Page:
Review: Boy by Ssion
I became a fan of the Ssion between the cowsuits and the stripped-down punk. Prior the 2005 World’s Worth 7-inch, the band (which began ten years ago in the mind and in the crotch of lead singer and auteur Cody Critcheloe, then in high school in his native Kentucky) had dressed in animal costumes and performed its songs karaoke-style in front of projections.
With the that single, Critcheloe threw out the udders and brought in guitars. “I don’t know why anyone who creates anything would want to stick with the same format over and over again,” he told The Pitch at the time.
It wouldn’t last long. Though the live-rock combo bounced along well enough over primitive, punky funk grooves, it would prove to be a pupal stage for the next and thus far most fully realized version of Ssion: the deliriously catchy, unashamedly gay Fool’s Gold.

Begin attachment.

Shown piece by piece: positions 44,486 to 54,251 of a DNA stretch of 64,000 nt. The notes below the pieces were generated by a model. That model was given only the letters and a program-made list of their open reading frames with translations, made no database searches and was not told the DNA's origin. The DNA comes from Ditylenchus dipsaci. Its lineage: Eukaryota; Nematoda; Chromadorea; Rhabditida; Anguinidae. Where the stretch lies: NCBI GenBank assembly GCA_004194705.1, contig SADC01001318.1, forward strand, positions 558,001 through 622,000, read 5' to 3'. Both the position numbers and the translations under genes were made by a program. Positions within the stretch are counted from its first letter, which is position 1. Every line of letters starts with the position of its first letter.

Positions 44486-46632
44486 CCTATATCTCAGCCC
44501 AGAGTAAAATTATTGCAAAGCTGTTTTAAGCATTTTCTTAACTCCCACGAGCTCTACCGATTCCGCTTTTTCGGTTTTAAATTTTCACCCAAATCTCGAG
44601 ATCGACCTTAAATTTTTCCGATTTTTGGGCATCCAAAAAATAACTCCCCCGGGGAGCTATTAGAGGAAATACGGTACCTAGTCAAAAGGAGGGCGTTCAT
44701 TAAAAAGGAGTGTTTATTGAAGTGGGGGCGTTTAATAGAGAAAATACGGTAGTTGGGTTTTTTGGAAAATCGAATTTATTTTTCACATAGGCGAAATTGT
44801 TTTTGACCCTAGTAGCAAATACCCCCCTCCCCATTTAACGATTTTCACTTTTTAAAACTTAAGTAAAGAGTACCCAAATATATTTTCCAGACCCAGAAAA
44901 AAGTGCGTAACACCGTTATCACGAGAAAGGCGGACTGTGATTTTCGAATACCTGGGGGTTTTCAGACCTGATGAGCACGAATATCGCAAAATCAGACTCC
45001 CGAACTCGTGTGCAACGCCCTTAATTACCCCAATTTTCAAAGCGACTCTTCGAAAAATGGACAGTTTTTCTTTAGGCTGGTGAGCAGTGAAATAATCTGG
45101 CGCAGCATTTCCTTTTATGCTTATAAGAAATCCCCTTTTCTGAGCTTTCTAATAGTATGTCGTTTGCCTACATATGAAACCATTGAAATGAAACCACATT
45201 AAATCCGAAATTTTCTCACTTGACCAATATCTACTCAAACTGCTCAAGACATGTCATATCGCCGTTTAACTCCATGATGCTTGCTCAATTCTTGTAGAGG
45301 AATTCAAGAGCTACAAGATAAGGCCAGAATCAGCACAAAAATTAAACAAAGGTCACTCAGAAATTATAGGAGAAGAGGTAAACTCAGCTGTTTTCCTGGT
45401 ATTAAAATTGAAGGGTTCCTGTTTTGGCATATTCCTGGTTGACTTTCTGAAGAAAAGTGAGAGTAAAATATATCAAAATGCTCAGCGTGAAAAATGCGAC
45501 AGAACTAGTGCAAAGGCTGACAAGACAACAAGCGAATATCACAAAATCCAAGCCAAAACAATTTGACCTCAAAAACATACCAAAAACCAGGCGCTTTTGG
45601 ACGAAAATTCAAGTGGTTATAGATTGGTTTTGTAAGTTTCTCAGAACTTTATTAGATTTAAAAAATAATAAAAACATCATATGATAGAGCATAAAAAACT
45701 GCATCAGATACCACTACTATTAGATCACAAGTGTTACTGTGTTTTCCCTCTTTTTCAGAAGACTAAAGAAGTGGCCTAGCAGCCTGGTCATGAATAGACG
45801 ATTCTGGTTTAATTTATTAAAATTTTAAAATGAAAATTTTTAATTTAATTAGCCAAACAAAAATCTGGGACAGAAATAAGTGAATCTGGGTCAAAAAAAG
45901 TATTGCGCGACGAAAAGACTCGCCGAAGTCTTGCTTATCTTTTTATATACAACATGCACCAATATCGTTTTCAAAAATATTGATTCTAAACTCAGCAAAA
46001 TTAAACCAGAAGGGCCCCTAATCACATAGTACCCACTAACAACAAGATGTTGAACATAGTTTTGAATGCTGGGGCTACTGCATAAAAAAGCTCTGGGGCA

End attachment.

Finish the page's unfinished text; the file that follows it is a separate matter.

The performance art side of Ssion quickly exploded back to the fore, but before we get into that, it’s important to note that as an album, Fool’s Gold is superb. Working with local art-scene mystic and musical prodigy J. Ashley Miller, Critcheloe crafted ten tracks of awesomely sleazy disco trash pop. “It started out as us making a gay record,” Critcheloe told us. “And then pop trumped gay.” Two years on, it still sounds fresh.
So, that album came out in 2007, and with funding from the local gallery and artist laboratory Grand Arts, Critcheloe began work on the feature length film Boy, which premiered last night at the Tivoli to a rapturously enthusiastic, spilling-over crowd.
Structurally, Boy is nine Ssion videos stitched together with an underexplained plot about a boy’s search for his teenage love in the context of rock idolatry. It’s an ambiguously autobiographical portrait of Critcheloe, but most of all, it’s hella fun to watch.